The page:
After a hearty breakfast of Georgian bread and cheese and German müsli bars we continued our hike. We started by wading through the river we were following yesterday. Our path climbed quickly towards the Sadzelisghele Pass (3056 m). The pass itself was free of snow but covered in low-hanging clouds. A chilly wind from an eastish direction brought cold drizzling rain. We had a quick snack and descended towards Roshka on a winding path. On the way down we met a guy, a Georgian, with a horse who asked us about the distance to Juta.
Roshka is a small village. We didn’t really stop but continued our hike on the track that connects Roshka with the main road between Tbilisi and Shatili. After a kilometer or two an old and massive Soviet-era truck came down the track from Roshka and we hitched a ride on the back. It started to drizzle and when they dropped us off at the junction it was pouring. At first we sought shelter under a tree and were hoping to hitch another ride towards Shatili, but when we realized that this part of Georgia sees very little traffic we rain-suited up and walked.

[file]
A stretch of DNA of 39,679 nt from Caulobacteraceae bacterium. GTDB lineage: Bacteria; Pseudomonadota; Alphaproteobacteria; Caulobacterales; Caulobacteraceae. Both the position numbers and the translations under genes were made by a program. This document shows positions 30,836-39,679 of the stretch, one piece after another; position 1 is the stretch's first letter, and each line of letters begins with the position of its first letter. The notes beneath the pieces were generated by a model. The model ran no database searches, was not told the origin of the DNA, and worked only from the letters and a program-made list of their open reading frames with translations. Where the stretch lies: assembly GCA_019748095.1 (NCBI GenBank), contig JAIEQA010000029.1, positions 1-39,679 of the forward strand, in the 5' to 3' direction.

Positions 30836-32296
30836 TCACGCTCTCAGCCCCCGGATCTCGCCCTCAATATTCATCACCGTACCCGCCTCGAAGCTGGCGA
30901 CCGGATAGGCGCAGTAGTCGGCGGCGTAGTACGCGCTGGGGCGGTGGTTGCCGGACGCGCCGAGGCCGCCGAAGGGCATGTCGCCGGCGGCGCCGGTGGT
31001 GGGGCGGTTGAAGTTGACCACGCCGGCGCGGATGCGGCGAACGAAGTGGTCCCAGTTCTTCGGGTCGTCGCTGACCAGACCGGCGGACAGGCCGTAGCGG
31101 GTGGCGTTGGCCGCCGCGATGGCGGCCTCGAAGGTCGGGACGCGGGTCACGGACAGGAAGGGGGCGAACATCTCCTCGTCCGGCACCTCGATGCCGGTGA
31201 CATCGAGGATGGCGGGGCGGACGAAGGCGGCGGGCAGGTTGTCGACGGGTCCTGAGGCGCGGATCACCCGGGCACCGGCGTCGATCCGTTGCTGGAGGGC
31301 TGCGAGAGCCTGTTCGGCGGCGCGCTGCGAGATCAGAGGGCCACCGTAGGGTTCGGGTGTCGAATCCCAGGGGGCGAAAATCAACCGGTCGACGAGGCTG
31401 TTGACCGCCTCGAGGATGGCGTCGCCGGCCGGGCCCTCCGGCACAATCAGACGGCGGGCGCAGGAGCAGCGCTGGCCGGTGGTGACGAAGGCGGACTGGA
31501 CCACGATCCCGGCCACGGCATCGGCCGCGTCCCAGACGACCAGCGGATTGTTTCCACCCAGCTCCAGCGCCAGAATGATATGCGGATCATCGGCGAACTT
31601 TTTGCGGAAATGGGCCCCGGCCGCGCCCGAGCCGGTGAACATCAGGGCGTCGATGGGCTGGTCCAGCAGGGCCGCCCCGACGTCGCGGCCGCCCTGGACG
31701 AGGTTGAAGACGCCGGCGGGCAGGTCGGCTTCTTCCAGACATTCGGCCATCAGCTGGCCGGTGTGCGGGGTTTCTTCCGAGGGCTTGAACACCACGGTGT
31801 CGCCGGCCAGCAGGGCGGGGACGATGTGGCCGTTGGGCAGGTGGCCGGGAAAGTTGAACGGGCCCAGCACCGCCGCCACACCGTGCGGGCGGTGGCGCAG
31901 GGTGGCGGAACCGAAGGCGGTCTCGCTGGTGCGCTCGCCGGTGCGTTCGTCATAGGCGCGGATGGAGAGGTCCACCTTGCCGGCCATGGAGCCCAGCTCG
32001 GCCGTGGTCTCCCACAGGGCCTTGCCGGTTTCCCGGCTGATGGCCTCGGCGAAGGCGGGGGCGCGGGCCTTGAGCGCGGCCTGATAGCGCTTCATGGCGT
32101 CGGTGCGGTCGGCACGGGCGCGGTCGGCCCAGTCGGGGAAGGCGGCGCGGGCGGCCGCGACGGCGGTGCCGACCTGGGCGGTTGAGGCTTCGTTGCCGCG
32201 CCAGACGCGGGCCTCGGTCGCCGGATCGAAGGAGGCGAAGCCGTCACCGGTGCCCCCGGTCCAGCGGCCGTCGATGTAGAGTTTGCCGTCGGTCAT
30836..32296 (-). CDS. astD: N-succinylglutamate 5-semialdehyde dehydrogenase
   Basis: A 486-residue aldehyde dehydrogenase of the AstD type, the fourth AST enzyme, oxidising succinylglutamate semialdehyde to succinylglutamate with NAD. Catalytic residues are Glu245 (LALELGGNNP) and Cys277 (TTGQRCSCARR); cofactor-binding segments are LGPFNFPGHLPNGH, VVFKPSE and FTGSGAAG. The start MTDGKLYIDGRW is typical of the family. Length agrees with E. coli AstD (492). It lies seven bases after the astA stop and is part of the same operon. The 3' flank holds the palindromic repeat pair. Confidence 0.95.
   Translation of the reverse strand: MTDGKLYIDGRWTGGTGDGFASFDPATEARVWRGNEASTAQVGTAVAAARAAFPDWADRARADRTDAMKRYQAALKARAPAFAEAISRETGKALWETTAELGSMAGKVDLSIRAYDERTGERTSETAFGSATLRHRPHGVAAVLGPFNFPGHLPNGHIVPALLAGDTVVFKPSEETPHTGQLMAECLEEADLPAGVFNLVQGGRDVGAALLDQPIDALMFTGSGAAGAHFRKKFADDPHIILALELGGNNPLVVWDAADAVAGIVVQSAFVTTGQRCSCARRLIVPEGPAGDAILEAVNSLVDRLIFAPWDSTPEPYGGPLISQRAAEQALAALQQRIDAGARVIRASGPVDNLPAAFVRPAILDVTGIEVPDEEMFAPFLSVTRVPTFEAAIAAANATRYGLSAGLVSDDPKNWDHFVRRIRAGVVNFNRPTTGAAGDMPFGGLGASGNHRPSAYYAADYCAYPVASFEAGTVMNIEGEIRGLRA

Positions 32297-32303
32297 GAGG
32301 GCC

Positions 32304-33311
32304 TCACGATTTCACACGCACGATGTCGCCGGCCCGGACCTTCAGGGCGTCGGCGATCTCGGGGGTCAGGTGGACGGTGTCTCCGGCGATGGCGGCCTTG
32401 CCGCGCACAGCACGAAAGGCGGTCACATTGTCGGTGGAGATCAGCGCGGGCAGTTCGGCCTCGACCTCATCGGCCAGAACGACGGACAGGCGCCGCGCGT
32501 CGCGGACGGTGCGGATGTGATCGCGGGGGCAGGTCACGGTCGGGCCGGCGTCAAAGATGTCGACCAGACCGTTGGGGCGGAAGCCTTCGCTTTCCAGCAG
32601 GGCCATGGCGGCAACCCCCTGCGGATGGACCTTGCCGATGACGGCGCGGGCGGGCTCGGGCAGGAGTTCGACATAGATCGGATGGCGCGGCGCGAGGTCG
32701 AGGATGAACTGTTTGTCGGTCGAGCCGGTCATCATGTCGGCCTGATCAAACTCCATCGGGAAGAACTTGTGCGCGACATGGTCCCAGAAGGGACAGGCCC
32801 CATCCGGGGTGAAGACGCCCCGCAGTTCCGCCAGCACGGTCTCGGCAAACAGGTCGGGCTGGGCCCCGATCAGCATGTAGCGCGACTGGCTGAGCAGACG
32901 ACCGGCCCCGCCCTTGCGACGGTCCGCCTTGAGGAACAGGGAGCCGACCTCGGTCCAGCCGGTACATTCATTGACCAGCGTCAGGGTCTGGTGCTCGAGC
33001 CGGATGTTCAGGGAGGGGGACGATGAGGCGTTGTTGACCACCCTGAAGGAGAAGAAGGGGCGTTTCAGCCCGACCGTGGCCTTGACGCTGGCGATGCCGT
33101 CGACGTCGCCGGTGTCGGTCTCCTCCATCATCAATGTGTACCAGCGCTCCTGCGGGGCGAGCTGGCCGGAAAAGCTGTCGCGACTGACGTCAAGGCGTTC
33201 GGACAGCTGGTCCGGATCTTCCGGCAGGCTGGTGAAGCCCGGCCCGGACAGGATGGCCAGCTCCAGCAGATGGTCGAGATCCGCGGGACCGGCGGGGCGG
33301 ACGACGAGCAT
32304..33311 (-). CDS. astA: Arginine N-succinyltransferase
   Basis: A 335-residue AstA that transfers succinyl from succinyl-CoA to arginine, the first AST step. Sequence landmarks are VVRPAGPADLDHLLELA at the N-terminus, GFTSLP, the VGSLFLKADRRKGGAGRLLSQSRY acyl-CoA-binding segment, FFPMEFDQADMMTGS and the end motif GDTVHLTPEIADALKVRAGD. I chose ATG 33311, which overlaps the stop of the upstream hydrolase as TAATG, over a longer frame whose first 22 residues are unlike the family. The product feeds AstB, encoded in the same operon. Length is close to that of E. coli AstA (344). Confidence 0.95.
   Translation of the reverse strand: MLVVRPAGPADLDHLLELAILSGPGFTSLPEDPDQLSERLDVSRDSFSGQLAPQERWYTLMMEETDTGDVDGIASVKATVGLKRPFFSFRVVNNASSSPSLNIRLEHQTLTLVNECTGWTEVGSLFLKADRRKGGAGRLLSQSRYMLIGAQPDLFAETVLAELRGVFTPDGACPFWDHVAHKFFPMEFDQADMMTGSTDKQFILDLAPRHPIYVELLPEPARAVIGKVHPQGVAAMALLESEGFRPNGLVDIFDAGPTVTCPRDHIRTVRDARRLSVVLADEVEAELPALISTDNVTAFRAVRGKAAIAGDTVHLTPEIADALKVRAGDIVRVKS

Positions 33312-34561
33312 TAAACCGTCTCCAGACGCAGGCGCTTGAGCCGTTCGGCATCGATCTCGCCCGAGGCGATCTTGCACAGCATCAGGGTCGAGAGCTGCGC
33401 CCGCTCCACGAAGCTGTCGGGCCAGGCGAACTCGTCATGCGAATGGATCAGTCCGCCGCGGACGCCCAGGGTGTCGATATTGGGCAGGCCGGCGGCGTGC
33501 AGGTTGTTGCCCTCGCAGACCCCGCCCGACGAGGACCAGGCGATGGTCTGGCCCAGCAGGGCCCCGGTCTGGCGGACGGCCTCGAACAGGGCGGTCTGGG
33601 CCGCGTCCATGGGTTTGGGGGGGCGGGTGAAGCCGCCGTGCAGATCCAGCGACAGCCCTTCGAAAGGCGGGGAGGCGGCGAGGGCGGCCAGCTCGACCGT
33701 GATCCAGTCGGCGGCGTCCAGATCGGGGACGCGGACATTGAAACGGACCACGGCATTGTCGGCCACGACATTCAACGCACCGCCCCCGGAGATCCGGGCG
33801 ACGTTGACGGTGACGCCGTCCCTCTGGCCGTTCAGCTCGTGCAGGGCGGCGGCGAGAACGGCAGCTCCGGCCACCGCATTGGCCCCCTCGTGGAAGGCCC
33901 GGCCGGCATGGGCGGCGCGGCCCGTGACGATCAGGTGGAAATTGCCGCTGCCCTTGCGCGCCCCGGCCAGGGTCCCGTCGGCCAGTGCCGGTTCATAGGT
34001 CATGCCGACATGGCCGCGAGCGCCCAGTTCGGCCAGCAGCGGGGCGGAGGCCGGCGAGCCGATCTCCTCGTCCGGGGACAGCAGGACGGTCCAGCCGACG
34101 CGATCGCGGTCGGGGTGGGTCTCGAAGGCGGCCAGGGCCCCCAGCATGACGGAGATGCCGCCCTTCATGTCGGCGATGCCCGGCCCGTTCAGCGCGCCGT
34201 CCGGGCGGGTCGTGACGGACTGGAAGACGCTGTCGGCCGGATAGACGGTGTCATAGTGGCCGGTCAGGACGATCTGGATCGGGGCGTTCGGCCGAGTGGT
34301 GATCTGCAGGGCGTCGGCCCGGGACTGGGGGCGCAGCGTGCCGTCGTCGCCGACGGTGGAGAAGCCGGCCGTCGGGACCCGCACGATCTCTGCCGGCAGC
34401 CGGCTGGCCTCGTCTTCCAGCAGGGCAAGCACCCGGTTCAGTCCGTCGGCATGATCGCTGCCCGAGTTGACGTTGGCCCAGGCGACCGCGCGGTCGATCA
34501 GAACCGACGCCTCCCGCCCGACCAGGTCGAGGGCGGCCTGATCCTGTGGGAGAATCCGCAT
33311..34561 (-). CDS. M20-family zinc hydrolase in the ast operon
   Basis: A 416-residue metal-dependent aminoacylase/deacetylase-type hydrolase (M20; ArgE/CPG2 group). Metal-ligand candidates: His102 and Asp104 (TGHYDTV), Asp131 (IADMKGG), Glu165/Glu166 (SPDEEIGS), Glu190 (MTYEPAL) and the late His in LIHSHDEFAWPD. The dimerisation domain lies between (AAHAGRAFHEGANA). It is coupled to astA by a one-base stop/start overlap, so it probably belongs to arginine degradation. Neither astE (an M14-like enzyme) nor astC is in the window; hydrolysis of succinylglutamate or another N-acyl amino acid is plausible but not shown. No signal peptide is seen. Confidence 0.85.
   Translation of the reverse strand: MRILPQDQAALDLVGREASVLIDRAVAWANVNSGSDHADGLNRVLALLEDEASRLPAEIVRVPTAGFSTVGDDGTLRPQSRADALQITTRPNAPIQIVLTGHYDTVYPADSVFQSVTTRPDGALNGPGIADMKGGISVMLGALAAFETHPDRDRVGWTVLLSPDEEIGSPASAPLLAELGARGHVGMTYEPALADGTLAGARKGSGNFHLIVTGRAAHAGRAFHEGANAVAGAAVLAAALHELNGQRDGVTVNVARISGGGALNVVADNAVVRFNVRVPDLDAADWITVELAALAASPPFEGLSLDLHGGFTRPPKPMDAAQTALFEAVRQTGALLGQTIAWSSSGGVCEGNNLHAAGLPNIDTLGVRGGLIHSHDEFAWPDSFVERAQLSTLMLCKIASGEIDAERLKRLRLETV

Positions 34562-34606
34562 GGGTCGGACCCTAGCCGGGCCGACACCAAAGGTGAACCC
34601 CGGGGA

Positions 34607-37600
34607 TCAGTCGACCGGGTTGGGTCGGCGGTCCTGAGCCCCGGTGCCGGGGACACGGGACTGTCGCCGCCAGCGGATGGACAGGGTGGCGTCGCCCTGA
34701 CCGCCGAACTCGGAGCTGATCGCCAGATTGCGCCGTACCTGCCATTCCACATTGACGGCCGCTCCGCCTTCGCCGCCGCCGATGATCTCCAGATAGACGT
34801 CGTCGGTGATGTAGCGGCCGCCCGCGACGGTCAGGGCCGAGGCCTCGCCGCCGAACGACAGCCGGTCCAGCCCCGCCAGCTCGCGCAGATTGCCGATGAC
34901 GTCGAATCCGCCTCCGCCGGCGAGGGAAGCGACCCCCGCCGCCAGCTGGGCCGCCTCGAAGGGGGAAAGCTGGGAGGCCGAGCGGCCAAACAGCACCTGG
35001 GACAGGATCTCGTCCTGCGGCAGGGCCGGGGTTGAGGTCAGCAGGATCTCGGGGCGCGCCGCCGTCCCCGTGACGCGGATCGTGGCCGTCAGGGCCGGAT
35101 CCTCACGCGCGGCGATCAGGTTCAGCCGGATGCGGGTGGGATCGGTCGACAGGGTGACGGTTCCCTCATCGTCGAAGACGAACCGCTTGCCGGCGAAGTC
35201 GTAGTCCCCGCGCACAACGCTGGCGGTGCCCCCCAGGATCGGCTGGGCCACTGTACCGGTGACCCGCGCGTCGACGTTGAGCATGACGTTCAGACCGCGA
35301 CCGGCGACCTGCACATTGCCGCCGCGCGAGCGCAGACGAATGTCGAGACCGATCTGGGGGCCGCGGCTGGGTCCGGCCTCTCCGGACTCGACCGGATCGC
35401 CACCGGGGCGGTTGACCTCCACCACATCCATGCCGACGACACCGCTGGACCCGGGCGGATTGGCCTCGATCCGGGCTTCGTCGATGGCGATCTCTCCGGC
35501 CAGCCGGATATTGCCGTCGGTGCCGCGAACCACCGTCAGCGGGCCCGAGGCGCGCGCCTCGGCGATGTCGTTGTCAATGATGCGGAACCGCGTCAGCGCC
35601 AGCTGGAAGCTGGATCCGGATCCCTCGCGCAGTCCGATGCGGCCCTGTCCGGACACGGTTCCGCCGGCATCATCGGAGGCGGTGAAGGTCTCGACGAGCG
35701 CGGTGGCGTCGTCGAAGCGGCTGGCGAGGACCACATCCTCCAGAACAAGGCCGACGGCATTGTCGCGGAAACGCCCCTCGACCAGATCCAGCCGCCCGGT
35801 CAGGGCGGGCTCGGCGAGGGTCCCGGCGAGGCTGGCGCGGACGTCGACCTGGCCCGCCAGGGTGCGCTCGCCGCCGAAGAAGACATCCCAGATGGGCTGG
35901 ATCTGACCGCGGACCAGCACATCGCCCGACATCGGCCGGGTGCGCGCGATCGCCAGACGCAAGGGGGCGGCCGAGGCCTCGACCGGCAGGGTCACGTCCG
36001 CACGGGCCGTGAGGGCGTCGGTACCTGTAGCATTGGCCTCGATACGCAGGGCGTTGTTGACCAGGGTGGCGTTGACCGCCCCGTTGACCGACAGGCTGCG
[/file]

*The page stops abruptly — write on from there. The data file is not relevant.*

We made it to a crumbling structure made of concrete which might have been a bus stop decades ago. But at least it had a semi-functional roof. We waited until the rain stopped and then decided to have a look at Gudani’s guest house, for which there was a sign nearby. Best idea ever. The hot shower from the ancient-looking wood-fired bath boiler was amazing, and the dinner… beyond words. We had loads of khachapuri (Georgian cheese-filled kind of bread), butter, roasted potatoes, beef soup, fresh veggies, sulguni (Georgian cheese), pickled cucumber and onions, matsoni (Georgian yoghurt) with fresh blueberry(?) jam – everything fresh and home-made.